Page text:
This Layered Snowflake Card looks complex. It really isn’t. It was hard to design, but I already did that for you. But it does impress everyone that receives it. The layers create a feeling of dimension and depth.
The layers are separated by foam tape giving it that appearance of depth. Make this card for someone special. The card fits into an A7 envelope for mailing but if you want to make your own, you can with my video tutorial on making your own envelopes.
You will need:
- Cardstock for the base
- Various Cardstock scraps
- Silver pen
- Foam Tape
- Download File
This snowflake layered card was done in light blue and gold foil paper to give it extra bling. The base card needs to be fairly heavy (110 lb. wt. or higher) and it does need too be two sided. That said, I used a pretty patterned paper on the inside with a white back because white is a color too and went well behind the snow layer of the front of the card. I tried patterns on the other layers and they didn’t really work.
Cutting the Snowflake Layered card
Cut the card base and the Cricut will do the writing. I used a silver gel pen. You could also use the new foil kit from Cricut. That would look lovely.
Did you know that you can use any pen in your Cricut? You can see the trick here. I used one of my own fonts called CMV Polka Dot because it fills in. You can find out more about fill in fonts here.
Some of the pieces are very thin. Be careful when removing them from the mat. They tear easily.
Assembling the Snowflake Layered Card
First re-crease the fold. Then, using foam tape, layer the front of the card and put it together. The pictures are from a similar card I made from Halloween. The layers look like this:
Attach the layers together with foam tape between them except for the gold piece behind the church. It is glued to the back of the church with regular liquid glue. I did it the other way and it looked funny.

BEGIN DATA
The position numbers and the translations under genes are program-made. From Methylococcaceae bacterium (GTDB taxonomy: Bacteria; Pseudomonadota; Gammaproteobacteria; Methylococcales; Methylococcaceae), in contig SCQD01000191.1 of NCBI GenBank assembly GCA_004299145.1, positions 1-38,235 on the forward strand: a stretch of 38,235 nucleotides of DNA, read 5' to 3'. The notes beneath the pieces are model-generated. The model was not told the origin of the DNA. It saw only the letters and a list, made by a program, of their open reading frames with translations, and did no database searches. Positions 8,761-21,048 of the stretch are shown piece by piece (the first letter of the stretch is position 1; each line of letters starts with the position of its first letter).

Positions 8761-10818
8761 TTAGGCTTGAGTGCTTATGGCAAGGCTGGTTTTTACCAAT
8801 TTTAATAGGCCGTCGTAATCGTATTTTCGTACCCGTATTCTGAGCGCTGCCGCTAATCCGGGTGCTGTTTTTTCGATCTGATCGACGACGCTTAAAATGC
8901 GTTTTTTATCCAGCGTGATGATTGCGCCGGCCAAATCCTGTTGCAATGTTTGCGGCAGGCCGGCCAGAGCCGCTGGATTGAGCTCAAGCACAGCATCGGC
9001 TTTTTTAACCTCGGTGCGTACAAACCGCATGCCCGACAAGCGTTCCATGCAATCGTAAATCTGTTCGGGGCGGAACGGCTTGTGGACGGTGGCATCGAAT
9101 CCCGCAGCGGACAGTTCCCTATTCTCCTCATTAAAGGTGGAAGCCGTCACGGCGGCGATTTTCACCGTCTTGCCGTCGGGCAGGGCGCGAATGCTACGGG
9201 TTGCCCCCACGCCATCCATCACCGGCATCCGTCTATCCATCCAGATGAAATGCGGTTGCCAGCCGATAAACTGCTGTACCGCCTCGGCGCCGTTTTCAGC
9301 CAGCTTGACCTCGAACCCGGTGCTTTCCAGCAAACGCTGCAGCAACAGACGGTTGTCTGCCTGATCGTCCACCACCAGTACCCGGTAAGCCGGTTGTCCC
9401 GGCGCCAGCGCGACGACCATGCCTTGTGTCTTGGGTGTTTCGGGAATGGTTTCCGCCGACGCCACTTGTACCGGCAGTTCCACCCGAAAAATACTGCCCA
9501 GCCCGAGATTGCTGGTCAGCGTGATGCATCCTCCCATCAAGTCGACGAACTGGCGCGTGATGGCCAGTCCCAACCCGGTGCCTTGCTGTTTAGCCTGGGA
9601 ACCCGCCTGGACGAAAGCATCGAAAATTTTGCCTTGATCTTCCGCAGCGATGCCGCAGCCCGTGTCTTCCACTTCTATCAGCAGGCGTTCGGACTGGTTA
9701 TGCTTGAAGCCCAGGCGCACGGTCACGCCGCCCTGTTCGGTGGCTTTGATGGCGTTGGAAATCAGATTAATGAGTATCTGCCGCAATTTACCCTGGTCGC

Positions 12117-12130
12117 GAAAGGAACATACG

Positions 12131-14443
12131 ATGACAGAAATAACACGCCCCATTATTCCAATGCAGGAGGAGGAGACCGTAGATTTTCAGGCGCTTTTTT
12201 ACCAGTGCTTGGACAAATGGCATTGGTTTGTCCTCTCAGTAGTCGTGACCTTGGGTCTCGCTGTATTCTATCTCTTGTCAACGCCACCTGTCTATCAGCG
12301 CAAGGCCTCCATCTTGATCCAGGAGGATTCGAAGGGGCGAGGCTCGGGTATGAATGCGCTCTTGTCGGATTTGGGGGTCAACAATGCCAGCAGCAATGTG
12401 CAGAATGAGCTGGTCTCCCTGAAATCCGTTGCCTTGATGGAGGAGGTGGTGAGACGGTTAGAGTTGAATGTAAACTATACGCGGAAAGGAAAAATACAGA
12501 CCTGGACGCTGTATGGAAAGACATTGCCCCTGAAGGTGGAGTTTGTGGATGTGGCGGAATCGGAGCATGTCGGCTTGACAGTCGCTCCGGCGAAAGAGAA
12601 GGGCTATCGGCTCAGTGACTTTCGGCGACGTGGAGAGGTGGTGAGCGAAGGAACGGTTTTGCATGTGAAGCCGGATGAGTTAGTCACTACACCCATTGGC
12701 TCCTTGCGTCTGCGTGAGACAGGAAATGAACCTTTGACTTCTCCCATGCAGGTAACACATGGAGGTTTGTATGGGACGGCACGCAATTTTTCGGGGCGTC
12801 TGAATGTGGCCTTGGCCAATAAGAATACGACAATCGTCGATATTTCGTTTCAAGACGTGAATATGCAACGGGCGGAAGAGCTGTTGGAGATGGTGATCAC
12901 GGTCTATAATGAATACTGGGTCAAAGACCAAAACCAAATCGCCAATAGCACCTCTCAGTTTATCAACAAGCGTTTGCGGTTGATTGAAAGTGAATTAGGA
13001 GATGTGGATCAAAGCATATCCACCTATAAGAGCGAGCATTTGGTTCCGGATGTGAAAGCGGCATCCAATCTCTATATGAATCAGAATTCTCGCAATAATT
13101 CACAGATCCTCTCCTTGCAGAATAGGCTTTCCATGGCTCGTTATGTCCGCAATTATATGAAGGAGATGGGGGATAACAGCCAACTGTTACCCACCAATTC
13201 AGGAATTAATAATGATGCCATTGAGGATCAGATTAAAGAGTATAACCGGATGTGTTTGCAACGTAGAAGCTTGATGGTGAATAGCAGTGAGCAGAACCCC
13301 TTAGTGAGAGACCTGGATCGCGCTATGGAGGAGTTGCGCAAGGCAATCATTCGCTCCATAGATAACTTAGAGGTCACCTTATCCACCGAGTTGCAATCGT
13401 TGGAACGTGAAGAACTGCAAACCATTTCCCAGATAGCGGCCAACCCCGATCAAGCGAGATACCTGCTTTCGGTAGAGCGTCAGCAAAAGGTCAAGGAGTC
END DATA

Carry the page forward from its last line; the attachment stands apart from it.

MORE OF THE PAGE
Assemble the snowflake on the inside with liquid glue and attack it to the inside.
The Snowflake Layered Card with the aperture on the front is done. See that wasn’t hard. Remember it fits in an A7 envelope.
Christians have not always celebrated Christmas on December 25
- Christians have been celebrating Jesus’ birth on December 25 since at least the early fourth century. The first evidence of its observance is in Rome in 336 CE.
- The earliest Christians do not appear to have commemorated the nativity of Christ, but only the baptism and resurrection of Christ and the deaths of the martyrs.
- In fact, some early Christians, most notably Origen of Alexandria, strongly opposed the celebration of Christ’s birth.
- Attempts to determine Jesus’ date of birth began early. By the close of the second century, numerous dates had been advanced, including May 20, April 18, April 19, May 28, January 2, November 17, November 20, March 21 and March 25.